"...do solemnly swear that I will support and defend the Constitution of the United States against all enemies, foreign and domestic..."

"For the good of the Air Force, for the good of the armed services and for the good of our country, I urge you to reject convention and careerism..."
- Secretary of Defense Robert Gates, Maxwell AFB, April 21, 2008

"You will need to challenge conventional wisdom and call things like you see them to subordinates and superiors alike."
- Secretary of Defense Robert Gates, United States Air Force Academy, March 4, 2011

Thursday, March 31, 2016

How Do You Kill 11 Million People?

General Wesley Clark (ret), former Presidential candidate and Hillary Clinton supporter, recommends concentration camps be brought back in America today.  Some may not realize that such camps did exist here in America in the 1940s, where the American military that civilians now see at Quiznos during lunch, actually fixed bayonets and went door to door and rounded up 70,000 innocent American citizens and loaded them onto trains to take to camps.  There are others today who also think these concentration camps might not have been such a bad idea.

But our Supreme Court of the United States would surely not allow that, right?  Sadly, our entire third branch of government did allow American concentration camps in the 1940s, and never once ruled that they violated the Fifth Amendment to the Constitution.  Even the ACLU itself, similar to its aversion to the Second Amendment, was not particularly outraged about these constitutional violations.  In the several cases brought to the high court about these camps and the bald faced violation of due process, our high court got it wrong every single time.  Not because the Fifth Amendment's stricture on liberty and property being taken without due process is difficult or debatable, but because that federal government body was corrupt.  Just as it is today.  Our third branch of government even now is just as unprincipled as it was then.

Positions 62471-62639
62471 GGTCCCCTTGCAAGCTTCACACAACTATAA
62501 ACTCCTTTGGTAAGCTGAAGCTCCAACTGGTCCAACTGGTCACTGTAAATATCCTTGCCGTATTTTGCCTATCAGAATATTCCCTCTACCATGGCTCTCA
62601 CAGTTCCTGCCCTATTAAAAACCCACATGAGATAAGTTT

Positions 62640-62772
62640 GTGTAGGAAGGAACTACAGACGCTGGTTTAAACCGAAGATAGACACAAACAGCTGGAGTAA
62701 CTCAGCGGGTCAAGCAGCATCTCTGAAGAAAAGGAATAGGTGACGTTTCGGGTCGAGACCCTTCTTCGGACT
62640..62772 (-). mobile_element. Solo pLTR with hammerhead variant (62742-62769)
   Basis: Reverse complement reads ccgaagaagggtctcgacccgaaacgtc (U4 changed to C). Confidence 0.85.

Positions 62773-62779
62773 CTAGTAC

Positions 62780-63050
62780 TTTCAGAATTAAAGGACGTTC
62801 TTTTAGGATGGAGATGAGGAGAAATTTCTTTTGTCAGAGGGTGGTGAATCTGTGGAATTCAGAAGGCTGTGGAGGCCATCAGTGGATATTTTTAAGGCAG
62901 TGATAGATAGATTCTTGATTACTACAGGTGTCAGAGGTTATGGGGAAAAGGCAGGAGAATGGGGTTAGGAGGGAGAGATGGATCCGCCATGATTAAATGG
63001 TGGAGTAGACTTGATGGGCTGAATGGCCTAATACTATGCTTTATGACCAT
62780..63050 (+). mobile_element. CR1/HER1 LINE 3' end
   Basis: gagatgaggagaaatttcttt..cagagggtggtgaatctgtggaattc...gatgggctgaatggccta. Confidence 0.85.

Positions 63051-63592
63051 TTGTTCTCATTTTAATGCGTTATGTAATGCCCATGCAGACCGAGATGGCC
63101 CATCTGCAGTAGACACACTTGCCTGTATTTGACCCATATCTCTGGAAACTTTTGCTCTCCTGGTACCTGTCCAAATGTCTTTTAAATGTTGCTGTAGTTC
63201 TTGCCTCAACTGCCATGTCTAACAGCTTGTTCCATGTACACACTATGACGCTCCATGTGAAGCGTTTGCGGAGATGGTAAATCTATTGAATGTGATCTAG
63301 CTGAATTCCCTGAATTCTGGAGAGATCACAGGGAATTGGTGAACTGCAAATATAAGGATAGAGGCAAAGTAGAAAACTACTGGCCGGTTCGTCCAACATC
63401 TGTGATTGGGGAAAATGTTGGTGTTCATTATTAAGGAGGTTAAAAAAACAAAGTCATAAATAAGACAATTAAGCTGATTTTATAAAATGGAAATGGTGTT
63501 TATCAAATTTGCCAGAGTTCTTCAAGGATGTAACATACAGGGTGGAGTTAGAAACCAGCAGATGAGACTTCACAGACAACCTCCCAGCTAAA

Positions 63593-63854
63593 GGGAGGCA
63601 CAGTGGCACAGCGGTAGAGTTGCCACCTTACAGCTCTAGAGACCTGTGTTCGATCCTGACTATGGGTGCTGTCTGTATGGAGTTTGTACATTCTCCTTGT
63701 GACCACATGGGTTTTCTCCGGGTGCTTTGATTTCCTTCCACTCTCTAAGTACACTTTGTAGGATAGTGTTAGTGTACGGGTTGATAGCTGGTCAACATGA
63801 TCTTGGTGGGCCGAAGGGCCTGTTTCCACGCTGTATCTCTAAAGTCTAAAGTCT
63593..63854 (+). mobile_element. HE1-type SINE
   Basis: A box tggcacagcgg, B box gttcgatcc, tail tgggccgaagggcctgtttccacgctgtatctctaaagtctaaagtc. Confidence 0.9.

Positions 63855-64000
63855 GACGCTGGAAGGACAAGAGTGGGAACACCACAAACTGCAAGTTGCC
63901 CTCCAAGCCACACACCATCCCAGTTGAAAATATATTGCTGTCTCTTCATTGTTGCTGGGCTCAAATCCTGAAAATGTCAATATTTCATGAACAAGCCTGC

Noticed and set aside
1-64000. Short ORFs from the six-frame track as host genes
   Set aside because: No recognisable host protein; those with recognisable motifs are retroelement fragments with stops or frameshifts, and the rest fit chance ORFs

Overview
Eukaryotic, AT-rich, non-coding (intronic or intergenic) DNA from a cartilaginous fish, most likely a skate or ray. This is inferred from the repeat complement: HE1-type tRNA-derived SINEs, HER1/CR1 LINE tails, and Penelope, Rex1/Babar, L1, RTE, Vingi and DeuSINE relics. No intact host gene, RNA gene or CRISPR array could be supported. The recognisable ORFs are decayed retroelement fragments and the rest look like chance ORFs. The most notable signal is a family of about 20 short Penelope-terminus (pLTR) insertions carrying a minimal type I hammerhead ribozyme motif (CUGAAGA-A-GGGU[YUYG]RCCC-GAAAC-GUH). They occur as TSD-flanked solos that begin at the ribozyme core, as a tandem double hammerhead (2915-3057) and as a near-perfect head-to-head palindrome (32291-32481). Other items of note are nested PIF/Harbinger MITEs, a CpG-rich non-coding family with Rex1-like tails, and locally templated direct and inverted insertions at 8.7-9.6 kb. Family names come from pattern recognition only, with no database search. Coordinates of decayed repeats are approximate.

Justice Scalia warned us before his death that we would be kidding ourselves to think concentration camps wouldn't happen again here in America.  As an aside, there is some saying about history and repeating it.  I can't remember exactly how the saying goes, but it's probably not important.  At any rate, that kind of stuff couldn't happen again today.  Why not?  Because that would make me uncomfortable to believe that it could, and so I choose to pretend that it can't.  The only problem with my mental reservation and purpose of evasion is that reality seems to always get in the way.  I can hear the train whistles blowing and apparently my hearing is a great deal better than the vast majority of my German-like American neighbors.

The ACLU issued a press release in 2011 warning about a law that Congress quietly passed over the holidays in a bipartisan fashion, that gave the President the unlawful power to have our federal military yet again arrest Americans without charge or trial and put them in prison forever without a jury of peers finding them guilty of anything.  President Obama threatened to veto the law but when it came across his desk he signed it, although he issued a non-binding signing statement saying that he personally wouldn't use this power to have the federal military arrest Americans.  The ACLU called his signing the bill into law a "blight on his legacy."

But never fear, this new unlawful power was challenged in our judiciary.  A district court judge got it right and said this was a violation of the Fifth Amendment.  But that judge was overturned by the fascist Second Circuit Court of Appeals.  The Supreme Court of the United States declined to hear the case leaving the military indefinite imprisonment of Americans the unlawful law of the land.  The Supreme Court is much too busy hearing cases between Samsung and Apple to be bothered with little things like the very essence of freedom in our nation.

And the dirty little secret is that our Supreme Court just loves it some unchecked unconstitutional executive power over innocent Americans.

We've already got the domestic army suspicionless checkpoints on the interior of our nation and our country imprisons more of its citizens than any other developed nation to include China.  Whether concentration camps happen in America yet again or not, the point of the video above is still solid.  A cowardly, complacent population that doesn't speak truth and expects to be lied to by government and does not make honesty a requirement for their vote will get the government it deserves.

The American people today beg for the yoke.  They obsess in their desire for government force against others, ignoring that such force will also be used against them.  They value herd conformity and silence and not ruffling feathers or offending others by talking about important matters or by judging evil with righteous indignation.  They shrug off and ignore their neighbors being killed by military drone or by local police officer.  They sing at the top of their voices when they hear the train whistles.

Such a populace cannot live in a free country.  And it does not.  And so it goes.

Monday, March 21, 2016

Upholding our Constitutional Rights Too Unorthodox for Supreme Court of the United States